The Relationship between Team Autonomy and New Product Development Performance under Different Levels of Technological Turbulence
Journal of Operations Management (Forthcoming)
44 Pages Posted: 3 Jun 2010 Last revised: 3 Oct 2014
Date Written: October 2, 2014
Operations management researchers have frequently suggested that autonomy can motivate teams to actively and flexibly adapt to fast-changing environments, fostering innovation and creative problem solving. However, empirical studies have not consistently supported the benefits of team autonomy. We articulate the behavioral and mechanistic effects of team autonomy by integrating operations management and behavioral literatures. Further, we view team autonomy as a bipolar factor and argue that both the behavioral and mechanistic effects of team autonomy on operational outcomes are non-linear. Drawing on information processing theory, we propose that the benefits of team autonomy depend on the degree of technological turbulence. A study of 212 new product development projects supports these propositions. Specifically, the relationship between team autonomy and operational outcomes is ∩-shaped in technologically turbulent environments and U-shaped in technologically stable environments. Further, operational outcomes mediate the relationships between team autonomy and product success. We discuss the theoretical implications regarding new product development, operations management, the bipolarity of autonomy, and information-processing theory.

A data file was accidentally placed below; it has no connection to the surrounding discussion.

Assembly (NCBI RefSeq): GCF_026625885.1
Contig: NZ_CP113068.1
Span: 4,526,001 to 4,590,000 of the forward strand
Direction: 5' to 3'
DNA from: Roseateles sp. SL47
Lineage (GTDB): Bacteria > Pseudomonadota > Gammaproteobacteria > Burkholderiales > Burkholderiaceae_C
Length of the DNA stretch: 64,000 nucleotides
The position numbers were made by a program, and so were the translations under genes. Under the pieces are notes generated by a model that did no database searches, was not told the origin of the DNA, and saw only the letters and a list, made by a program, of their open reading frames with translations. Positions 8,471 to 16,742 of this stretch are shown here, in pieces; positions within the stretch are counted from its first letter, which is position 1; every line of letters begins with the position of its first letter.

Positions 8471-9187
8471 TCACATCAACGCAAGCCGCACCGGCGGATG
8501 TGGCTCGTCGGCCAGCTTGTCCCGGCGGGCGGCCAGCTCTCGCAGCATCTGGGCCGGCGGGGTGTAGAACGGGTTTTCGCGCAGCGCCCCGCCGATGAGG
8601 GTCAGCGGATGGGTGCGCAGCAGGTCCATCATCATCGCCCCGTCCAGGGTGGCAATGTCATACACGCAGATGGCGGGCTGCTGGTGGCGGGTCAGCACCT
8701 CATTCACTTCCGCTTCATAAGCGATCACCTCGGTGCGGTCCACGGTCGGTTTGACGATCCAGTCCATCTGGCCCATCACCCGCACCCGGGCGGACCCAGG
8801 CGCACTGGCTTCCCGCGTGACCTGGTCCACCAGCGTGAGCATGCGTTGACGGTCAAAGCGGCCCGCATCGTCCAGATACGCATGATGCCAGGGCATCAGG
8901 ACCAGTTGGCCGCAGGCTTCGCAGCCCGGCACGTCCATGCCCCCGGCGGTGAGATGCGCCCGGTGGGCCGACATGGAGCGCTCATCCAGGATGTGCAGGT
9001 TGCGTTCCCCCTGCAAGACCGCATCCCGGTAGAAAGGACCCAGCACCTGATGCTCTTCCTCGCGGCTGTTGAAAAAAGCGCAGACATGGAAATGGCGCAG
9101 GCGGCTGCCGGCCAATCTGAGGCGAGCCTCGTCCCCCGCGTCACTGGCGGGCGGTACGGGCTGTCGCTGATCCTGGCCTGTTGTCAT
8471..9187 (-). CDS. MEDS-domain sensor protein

Keywords: Team autonomy; behavioral effect; mechanistic effect; technological turbulence; new product development
JEL Classification: M11, M13, M31
Suggested Citation: Suggested Citation